HUDSON — The tiny mobile home office at Holy Ground hasn't changed since cancer took Grandma Jean away from it two weeks ago.
Almost every personal effect left behind harkens back to a different era. Crooked cigarette butts still poke out of a glass ashtray on the work desk that's barren of a computer. There are no typed documents to be found. A neat stack of reports from Timmons' clients marked in pen sits next to a reading lamp. "MOM" is scrawled on a fan in the corner. A sign on the wall reads, "I'm retired, but I work part-time as a pain in the butt" and it makes Grandma Jean's daughter laugh through her tears.
They founded the homeless shelter together in August 1992. Jean Timmons moved down from New Hampshire to help her daughter, Lisa Barabas-Henry, run the place. Grandma Jean, as she was called at the shelter, was known for being stern but with a tender spot for children. She never learned to use computers because, she said, they were too impersonal. She died Monday of lung cancer. She was 79.
Her main duty at the shelter was intake, said manager Cliff Marle. Everyone who came to live at Holy Ground would come into her office, where she would ask them basic questions, then dig into how they got to be homeless and what medical conditions they had. The more she knew, the more she could help.
She referred them to clinics and Social Security offices, Marle said, and helped them raise money for plane and bus tickets if they were stranded.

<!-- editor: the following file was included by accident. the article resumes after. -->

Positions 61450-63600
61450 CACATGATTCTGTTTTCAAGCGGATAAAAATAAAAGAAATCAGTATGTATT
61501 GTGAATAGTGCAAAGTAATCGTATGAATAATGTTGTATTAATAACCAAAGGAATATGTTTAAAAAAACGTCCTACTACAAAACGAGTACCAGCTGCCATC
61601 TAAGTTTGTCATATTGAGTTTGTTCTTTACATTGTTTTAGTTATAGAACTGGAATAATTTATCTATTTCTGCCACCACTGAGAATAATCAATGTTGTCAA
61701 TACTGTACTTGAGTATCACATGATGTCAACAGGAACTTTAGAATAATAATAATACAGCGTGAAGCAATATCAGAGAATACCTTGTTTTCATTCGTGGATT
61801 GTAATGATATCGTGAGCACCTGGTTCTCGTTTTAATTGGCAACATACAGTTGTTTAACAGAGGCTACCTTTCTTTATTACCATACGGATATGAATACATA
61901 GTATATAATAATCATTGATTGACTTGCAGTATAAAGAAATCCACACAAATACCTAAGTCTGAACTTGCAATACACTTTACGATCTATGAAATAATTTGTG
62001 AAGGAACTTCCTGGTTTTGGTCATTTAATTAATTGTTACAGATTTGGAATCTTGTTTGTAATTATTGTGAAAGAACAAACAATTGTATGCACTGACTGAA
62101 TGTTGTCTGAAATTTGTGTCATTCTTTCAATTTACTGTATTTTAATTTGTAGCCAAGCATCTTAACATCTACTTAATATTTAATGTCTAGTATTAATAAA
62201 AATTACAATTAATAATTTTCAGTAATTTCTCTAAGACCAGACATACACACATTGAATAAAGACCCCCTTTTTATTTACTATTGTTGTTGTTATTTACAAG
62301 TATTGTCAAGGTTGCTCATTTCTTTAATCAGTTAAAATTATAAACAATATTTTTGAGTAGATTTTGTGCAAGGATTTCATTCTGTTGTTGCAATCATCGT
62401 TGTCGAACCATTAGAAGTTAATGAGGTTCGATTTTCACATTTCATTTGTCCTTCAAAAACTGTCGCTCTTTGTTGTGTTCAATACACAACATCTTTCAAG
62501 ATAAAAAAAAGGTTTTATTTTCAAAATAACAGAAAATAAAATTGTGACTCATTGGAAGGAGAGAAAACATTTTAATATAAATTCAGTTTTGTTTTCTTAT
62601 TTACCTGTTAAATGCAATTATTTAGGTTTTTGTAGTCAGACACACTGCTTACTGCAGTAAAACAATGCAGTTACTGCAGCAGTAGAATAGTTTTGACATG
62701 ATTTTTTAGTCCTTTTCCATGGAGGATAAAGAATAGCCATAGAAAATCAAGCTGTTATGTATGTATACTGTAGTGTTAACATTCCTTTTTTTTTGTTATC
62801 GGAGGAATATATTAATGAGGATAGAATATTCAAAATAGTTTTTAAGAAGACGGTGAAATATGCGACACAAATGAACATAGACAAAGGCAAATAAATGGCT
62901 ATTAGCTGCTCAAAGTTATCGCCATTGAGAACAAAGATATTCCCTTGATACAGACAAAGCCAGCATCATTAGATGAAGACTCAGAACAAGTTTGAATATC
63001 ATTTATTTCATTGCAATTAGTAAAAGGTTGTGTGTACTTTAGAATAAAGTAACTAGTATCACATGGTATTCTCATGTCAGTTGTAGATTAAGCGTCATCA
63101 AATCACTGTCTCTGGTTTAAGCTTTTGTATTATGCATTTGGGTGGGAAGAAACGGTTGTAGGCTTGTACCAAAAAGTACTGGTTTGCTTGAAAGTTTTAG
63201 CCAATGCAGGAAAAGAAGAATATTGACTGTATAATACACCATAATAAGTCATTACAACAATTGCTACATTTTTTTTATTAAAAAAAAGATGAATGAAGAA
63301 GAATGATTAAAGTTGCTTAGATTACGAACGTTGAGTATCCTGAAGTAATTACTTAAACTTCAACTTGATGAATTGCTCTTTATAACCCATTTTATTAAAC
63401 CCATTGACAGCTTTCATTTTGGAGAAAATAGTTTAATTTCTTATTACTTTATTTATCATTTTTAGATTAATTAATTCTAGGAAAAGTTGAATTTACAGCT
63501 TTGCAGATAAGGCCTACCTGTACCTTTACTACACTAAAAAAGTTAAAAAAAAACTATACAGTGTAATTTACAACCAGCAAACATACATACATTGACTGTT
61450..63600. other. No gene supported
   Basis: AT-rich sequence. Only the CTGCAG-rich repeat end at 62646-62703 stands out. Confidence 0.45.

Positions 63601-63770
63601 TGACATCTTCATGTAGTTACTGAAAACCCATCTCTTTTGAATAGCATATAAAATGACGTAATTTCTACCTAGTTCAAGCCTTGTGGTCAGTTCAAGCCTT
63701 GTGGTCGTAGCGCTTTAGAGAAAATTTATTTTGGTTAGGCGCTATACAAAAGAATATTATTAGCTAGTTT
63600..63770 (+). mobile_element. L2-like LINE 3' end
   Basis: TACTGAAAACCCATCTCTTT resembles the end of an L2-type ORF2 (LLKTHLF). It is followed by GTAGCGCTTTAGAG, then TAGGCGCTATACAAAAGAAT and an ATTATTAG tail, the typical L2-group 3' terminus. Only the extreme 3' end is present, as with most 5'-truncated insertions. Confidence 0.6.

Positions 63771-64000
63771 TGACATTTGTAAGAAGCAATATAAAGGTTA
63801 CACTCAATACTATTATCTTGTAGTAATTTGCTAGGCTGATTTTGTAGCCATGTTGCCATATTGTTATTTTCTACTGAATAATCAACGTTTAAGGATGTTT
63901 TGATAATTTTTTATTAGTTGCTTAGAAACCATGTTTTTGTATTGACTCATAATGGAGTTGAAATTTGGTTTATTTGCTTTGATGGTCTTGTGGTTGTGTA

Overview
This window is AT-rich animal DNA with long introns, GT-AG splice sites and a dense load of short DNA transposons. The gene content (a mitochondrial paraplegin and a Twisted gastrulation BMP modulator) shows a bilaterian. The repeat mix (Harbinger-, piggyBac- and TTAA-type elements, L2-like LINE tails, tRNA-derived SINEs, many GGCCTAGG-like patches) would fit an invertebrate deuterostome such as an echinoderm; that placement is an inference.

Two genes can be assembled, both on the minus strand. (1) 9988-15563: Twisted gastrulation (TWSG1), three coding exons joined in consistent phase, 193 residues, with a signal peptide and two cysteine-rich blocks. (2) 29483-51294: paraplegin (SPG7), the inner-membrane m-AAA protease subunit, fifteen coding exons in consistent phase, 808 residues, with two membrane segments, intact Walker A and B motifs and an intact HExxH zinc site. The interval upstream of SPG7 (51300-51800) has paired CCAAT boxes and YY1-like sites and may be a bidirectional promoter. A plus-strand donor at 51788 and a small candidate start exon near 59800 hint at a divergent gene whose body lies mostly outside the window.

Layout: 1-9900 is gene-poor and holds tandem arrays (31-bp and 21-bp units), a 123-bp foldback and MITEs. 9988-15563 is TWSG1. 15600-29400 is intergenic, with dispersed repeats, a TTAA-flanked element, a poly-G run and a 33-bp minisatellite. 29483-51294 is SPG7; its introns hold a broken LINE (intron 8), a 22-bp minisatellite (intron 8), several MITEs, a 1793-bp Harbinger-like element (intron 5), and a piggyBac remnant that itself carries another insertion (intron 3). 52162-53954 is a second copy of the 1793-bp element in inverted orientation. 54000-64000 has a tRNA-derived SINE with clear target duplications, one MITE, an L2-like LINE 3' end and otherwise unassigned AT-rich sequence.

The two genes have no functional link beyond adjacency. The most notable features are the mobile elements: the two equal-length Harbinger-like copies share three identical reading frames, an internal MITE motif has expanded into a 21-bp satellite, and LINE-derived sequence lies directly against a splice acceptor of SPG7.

A woman who asked to be identified only as Mashell C. said she first met Grandma Jean at intake in 2006. Mashell was an addict with an attitude problem, she said, which Grandma Jean saw right away. "I was feeling all of the feelings I was covering up with drugs," she said. "She snatched me up. Told me to get it together."
Grandma Jean questioned and counseled her almost daily about life choices, contacting her children, what she was doing to better herself. When Mashell's teenage son came to the shelter, Grandma Jean questioned him, too. He has since re-enrolled in high school. Mashell has been clean for four years now.
Grandma Jean grew up in Massachusetts, her daughter said. She married a man in the U.S. Army and spent her time raising six children with him. She became a widow at 38 when he died of lung cancer, still with young children at home. She had about 20 grandchildren and 20 great-grandchildren.
She kept records meticulously, always writing in long hand, as shown by a wall of 3-inch binders dating back to 1992. She was diagnosed with cancer on Jan. 7, 2013. Doctors gave her a year to live if she took chemotherapy treatments. Barabas-Henry said her mother refused because feeling lousy would have kept her from the shelter. She lugged an oxygen tank with her to work every day up until two weeks ago, when she had to go under hospice care at her daughter's house.
In her last conversation with her mother, Barabas-Henry remembers kneeling next to the bed and whispering with her. She didn't know if she could keep up the shelter without her.
"You will," Grandma Jean said.
"No, I can't," Barabas-Henry said. "You're my best friend and you work with me. And you're my momma. That's like losing three people all at once."
But she promised she would.
Contact Alex Orlando at email@example.com or (727) 869-6247.